• Seek input from your HR colleagues or other managers and stakeholders
in your company.
• Make sure the job description is clear about accountabilities for the role.
• Be clear on the skills you need.
• Think about how other similar roles are positioned within the company.
Recruiting fairly – avoiding bias
• When recruiting to fill a particular position it can be too easy to have in your
mind a picture of the kind person you think would be best.
• This is one way in which bias can occur during the recruitment process, where a
manager may find they are looking for someone to fit their idea of who the ideal
candidate is, rather than taking each candidate on their own merits.
• This can also lead to a lack of diversity in a workplace, where candidates are not
recruited due to not being thought of as “fitting” with the organisation, rather
than their ability to successfully do the role. This practice is not only an unfair
recruitment process for candidates and in some cases could be illegal, but it also
creates damaging situations for organisations.
• For example, an organisation lacking in age, gender or ethnic diversity is unlikely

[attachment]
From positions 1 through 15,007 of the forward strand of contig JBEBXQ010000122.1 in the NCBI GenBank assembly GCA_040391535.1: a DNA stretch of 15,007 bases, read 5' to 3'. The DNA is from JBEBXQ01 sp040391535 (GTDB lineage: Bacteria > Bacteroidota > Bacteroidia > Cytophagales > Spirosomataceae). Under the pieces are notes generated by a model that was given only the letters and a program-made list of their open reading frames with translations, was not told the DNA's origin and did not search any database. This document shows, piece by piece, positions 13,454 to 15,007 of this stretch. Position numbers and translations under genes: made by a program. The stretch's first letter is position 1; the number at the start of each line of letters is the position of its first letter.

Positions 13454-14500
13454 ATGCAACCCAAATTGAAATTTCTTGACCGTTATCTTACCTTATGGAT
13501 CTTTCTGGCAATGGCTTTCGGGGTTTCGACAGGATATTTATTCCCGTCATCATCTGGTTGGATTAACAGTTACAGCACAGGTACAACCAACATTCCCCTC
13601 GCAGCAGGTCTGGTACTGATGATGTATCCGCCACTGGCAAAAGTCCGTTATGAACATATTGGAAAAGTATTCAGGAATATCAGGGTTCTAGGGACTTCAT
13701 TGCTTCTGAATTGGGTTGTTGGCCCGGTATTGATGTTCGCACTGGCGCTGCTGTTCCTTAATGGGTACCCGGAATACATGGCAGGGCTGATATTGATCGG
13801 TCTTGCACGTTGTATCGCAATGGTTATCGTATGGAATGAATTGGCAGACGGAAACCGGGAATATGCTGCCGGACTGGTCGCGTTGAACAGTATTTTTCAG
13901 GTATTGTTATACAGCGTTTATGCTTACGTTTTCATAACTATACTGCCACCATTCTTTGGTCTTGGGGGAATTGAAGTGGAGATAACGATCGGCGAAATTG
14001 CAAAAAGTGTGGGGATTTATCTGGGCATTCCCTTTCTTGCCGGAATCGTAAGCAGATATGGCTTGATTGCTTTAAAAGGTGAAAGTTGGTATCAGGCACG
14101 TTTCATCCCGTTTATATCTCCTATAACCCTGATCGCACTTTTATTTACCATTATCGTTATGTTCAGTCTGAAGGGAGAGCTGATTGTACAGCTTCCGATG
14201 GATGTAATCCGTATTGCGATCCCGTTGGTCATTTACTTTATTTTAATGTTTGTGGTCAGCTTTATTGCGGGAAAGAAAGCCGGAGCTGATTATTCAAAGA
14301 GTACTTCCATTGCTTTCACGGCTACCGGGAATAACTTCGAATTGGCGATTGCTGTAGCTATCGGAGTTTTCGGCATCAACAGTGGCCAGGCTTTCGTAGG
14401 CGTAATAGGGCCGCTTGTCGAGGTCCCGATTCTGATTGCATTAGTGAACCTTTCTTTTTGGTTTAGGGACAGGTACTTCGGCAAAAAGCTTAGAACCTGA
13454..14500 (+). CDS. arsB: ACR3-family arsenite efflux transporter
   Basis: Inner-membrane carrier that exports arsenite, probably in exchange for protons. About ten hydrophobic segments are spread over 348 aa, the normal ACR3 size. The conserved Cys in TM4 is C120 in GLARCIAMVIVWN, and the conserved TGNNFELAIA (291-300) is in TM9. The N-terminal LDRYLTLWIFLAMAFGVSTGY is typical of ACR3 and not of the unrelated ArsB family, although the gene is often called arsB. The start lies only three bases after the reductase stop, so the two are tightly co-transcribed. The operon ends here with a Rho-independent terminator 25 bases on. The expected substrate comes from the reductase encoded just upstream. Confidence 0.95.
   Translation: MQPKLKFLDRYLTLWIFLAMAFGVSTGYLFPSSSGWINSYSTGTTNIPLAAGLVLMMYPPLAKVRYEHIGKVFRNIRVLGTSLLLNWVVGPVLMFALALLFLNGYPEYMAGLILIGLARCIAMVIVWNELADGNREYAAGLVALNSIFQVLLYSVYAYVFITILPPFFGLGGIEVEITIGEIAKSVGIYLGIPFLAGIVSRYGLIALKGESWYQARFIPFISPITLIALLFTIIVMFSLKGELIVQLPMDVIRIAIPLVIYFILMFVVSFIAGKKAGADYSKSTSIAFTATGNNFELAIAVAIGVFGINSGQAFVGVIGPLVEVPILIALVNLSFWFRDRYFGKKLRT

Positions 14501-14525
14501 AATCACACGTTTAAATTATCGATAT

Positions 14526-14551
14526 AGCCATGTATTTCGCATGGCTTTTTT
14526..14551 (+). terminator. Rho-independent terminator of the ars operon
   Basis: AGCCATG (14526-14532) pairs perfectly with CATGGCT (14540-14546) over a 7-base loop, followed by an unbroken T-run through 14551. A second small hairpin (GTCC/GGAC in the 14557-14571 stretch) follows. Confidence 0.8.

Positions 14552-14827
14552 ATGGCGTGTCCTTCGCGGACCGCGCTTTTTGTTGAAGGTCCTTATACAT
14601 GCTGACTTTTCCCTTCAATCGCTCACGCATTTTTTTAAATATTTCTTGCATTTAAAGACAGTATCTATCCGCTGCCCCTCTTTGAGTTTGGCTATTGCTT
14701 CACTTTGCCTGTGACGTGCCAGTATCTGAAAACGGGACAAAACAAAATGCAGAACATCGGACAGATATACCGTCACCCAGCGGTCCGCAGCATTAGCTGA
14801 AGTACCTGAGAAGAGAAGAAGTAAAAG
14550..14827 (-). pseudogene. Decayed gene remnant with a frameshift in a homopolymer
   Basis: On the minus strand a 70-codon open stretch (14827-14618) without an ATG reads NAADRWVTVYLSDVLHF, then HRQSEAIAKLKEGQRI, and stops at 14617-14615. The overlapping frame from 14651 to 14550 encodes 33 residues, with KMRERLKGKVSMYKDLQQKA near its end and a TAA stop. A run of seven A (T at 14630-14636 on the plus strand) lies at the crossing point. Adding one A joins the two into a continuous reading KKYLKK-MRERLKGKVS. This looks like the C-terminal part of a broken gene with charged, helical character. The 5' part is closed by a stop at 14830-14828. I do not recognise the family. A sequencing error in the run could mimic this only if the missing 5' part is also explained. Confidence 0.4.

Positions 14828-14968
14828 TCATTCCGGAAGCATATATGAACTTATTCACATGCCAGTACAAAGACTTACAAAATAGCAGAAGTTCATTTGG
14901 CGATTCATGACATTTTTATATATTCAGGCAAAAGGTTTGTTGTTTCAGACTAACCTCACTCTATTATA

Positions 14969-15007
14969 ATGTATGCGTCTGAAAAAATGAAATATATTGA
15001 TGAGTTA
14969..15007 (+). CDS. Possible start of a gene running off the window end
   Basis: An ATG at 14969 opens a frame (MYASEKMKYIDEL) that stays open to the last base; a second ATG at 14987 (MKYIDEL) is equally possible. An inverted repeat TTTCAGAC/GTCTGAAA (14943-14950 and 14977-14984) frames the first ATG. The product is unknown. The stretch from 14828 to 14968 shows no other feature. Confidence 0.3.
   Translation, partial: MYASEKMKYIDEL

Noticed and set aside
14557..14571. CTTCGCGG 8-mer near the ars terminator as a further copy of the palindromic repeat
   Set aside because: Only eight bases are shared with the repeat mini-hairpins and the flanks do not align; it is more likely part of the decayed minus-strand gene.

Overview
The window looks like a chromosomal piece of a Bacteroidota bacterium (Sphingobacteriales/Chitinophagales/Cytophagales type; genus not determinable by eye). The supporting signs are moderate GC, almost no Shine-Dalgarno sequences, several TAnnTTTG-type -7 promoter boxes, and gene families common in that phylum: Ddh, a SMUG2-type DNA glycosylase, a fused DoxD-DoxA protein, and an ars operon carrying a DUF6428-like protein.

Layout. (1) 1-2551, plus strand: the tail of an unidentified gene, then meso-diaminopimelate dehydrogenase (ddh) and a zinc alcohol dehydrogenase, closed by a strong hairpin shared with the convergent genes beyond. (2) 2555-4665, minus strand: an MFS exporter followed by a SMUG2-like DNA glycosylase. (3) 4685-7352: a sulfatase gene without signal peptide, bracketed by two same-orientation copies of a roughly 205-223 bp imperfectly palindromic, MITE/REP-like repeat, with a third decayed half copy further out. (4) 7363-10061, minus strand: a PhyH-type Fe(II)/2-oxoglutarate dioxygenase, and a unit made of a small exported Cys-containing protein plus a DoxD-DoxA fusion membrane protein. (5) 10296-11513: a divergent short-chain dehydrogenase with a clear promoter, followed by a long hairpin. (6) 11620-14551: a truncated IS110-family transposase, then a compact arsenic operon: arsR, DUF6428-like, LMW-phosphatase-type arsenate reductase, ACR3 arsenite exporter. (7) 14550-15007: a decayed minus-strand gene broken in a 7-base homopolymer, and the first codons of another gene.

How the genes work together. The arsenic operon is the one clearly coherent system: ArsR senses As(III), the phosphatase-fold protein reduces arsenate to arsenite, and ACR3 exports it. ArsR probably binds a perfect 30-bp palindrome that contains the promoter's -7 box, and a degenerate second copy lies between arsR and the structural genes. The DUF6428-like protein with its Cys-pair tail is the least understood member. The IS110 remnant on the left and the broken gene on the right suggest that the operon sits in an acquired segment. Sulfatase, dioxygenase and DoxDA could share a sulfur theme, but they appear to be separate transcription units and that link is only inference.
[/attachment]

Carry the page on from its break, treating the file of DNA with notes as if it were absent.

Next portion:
to reflect or fully understand its customers. Similarly, there is likely to be a lack of
different viewpoints in decision making and innovation if the majority of
employees come from similar backgrounds with similar life experiences and are
likely to agree with each other. Sometimes this bias is conscious, where the
people responsible for hiring look for a specific candidate profile, or are in some
other way deliberately exclusive. However, these biases need not always be
conscious in order to have an effect on the way in which we recruit people.
• Affinity bias:
This can lead people to prefer someone who is just like themselves or someone that they know.
This is because they immediately feel comfortable with that person, and may rate them as better
by making assumptions about their ability and performance just because of some other
characteristics they have.
• Endowment effect:
This is where someone hiring may value the skills of existing staff so highly they undervalue the
skills someone can bring to an organisation that may be different. For example, if you are hiring a
computer coder and have a team very good at coding one specific language, you may overlook a
candidate who has many other skills of benefit to your organisation but who is weaker in that
specific skill, even though it may be less critical and can be developed.
• Confirmation bias:
This is when someone thinks something about a candidate then looks for information to confirm
what they think rather than looking at everything objectively.